Lenders Beef Up FHA Underwriting
The penalties for getting caught under the Credit Watch program are not all that painful sometimes, but they are forcing Federal Housing Administration lenders to tighten their underwriting standards.
Last September, the Department of Housing and Urban Development placed the San Antonio branch office of Fieldstone Mortgage Co. on its Credit Watch list for having a default and claim rate that was twice the average of other FHA lenders in the same Texas market.
FMC, based in Columbia, Md., closed the branch and terminated the employees after conducting an investigation. However, Fieldstone has another FHA-approved branch in San Antonio, so it can still serve the San Antonio market.
In its investigation, Fieldstone found that the branch did a lot of business with homebuilders and a lot of the borrowers were minority, first-time homebuyers who received downpayment assistance, according to FMC general counsel Cynthia Harkness.
In addition, the branch originated a lot of the mortgages with 20-year maturities. "We found there is a glitch in the AU systems that assign an overly high credit rating on 20-year loans," she said. "We have completely ceased that practice."
(Fieldstone ran the FHA loans through the automated underwriting systems offered by Fannie Mae and Freddie Mac at the time.)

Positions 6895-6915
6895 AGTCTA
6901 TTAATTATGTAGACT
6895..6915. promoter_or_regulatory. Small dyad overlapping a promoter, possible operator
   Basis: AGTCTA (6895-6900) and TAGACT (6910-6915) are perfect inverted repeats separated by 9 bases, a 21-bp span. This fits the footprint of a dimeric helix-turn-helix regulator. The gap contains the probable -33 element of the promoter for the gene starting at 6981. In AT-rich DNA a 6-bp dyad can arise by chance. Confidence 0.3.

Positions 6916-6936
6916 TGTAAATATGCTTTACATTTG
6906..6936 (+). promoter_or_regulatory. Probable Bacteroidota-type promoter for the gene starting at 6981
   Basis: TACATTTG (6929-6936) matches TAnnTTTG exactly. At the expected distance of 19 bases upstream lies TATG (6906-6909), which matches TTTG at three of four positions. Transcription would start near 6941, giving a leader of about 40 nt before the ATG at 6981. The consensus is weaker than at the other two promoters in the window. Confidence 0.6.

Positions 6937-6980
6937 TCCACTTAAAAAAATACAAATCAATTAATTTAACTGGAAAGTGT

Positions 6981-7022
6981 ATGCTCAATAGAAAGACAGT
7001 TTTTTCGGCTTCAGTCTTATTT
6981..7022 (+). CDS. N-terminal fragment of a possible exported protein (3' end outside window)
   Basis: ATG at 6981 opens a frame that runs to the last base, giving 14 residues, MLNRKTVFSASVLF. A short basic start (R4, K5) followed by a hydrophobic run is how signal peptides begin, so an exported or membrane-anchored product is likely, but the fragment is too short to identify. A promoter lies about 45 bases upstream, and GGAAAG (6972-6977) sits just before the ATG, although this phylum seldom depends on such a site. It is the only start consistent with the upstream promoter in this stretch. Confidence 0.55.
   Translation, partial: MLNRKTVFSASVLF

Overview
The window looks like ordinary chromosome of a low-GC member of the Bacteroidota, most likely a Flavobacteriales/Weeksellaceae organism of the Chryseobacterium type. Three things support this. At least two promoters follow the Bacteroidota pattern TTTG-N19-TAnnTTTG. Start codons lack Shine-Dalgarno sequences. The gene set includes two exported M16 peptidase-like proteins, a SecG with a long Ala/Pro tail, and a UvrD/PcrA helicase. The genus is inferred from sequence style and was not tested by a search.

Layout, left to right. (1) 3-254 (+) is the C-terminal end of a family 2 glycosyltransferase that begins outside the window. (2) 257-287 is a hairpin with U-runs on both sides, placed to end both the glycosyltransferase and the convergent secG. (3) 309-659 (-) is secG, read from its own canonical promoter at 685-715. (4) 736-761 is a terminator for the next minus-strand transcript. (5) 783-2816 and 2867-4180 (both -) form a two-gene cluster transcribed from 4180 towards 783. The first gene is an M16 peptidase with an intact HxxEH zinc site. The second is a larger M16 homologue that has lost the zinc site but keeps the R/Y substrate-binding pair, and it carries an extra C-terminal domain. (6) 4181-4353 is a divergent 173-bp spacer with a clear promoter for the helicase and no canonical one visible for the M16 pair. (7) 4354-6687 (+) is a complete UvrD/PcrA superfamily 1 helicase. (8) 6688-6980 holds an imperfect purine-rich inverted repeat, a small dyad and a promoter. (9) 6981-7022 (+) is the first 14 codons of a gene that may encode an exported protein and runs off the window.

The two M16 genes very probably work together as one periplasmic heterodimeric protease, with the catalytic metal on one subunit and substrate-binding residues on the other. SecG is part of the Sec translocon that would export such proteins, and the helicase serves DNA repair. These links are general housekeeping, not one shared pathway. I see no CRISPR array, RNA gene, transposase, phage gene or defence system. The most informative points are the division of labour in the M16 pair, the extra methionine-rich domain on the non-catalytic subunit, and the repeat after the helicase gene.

FMC's parent, Fieldstone Investment Corp., is currently in registration to become a publicly traded real estate investment trust. FMC will remain a fully taxable subsidiary of the REIT.
Meanwhile, Homestead Financial Services Inc. got caught by Credit Watch, which is forcing the small upstate New York mortgage banker to tighten its underwriting.
"We will be more conservative, which means you lend to less people," said Homestead president Timothy Ward. HFSI originates about $100 million a year - mostly retail.
Mr. Ward told this newspaper that he used the same underwriting criteria for the past 10 years and HFSI's default/claim rate was always below the average.
After the default rate on FHA loans originated in Buffalo, N.Y., spiked in 2002, he could not find any obvious reasons. But he realized the larger lenders must have become more conservative to reduce their default and claim rates.
"They aren't lending money to people like they use to. Is that what HUD wants? I am not so sure," Mr. Ward said.
Despite the Credit Watch suspension, HFSI can still originate FHA loans in the Buffalo area through its Buffalo branch office. The suspension applies to its Syracuse, N.Y., branch office making loans in Buffalo. "The impact will be negligible," Mr. Ward said.
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